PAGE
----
The Jackson County Floridan's policy
is to correct mistakes promptly. To
report an error, please call 526-3614
Monday-Friday.










JCFLOR IDAN-COM


Community Calendar


TODAY
Chipola College Registration for Fall Term
'C'- 8 a:m. to 6 p.m. Call 718-2211 or visit www.
chipola.edu.
) Jackson County Health Department offices
will be closed Oct. 12-14, as JCHD relocates to its
new location: 4979 Healthy Way, just off of Caverns
Road in Marianna. The office will reopen Monday,
Oct.17, with the same main phone number: 526-
2412.
) Panhandle Youth Expo Oct. 13-15 at the
Jackson County Agricultural Center, US 90 West,
Marianna. Panhandle youth will show swine, beef,
poultry, and general exhibits; and show off their
knowledge of livestock and farm crops in the
Agriculture Judging Contest. Today: Ag Center Audi-
torium open 10 a.m. to 6 p.m.; Swine Showmanship
Contest at. 1p.m. Call 482-9620.
) Networking Healthcare Professionals monthly
luncheon meeting -11 a.m. at the Gazebo Coffee
Shoppe & Deli in downtown Marianna. Amanda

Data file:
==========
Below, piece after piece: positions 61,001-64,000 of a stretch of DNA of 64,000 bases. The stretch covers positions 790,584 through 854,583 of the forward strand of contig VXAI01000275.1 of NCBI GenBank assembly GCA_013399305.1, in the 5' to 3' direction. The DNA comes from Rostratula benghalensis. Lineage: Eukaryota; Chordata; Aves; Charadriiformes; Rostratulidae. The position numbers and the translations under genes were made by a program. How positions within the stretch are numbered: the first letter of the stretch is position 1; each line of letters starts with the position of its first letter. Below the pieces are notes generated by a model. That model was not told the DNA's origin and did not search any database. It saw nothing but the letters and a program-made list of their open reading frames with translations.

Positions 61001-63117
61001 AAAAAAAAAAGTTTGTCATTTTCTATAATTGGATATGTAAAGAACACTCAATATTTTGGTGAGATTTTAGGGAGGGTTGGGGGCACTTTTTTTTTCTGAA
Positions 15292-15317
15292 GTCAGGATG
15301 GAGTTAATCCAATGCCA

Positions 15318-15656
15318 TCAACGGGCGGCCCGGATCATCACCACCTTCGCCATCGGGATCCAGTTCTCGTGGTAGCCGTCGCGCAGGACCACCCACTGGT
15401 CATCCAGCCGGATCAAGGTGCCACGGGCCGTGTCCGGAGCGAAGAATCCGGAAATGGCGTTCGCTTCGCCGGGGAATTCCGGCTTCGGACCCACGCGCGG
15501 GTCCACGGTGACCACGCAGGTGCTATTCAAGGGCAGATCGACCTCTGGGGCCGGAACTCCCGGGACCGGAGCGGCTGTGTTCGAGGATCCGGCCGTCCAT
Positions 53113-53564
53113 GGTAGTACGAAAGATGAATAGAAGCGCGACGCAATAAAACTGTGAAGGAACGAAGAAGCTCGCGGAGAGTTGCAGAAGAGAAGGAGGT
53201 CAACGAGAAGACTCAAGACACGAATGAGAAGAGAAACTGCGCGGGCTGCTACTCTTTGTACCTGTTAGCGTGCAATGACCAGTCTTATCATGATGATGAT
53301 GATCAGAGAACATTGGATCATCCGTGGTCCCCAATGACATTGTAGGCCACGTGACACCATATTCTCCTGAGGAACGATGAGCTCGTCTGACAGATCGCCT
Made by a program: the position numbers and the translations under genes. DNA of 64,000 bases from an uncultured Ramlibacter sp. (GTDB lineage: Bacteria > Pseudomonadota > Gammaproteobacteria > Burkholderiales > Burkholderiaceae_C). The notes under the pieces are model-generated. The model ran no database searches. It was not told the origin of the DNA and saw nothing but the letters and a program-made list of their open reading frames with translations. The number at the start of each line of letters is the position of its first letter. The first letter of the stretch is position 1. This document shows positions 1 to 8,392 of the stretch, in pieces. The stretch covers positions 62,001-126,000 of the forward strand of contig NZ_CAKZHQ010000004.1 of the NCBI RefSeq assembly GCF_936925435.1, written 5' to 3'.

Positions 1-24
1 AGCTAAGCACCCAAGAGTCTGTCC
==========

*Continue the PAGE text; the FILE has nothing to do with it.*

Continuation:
Harkrider with Omni Home Care will be the organi- .
zation spotlight:Call 850-674-5464.
n Free Quit Smoking Now classes at noon
in the cafeteria board room of Jackson Hospital,
offered by Big Bend Area Health Education Center;
Free nicotine replacement therapy available for
participants. Call.482-6500.
D Hearing Health Seminar Jackson County
Senior Citizens, 2931 Optimist Drive in Marianna,
hosts a free lunch and learn with guest speak-
ers/hearing specialists, Randy Eade, Ed Payne
and Steve Morgan; Carol Davis will demonstrate
telephone equipment for people with hearing loss.
Lunch provided. R.S.V.P. by Oct. 11; call 482-5028.
Eighthannual Chipola Breast Cancer Aware-
ness Symposium 5:30 p.m. at the Assembly
of God District Activity Center, 4792 Highway 90,
Marianna. Speakers Helen Krontaris, M.D., Steven
Stokes' M.D., and Teresa Goodpaster, M.D. will dis-
cuss leading-edge scientific developments on the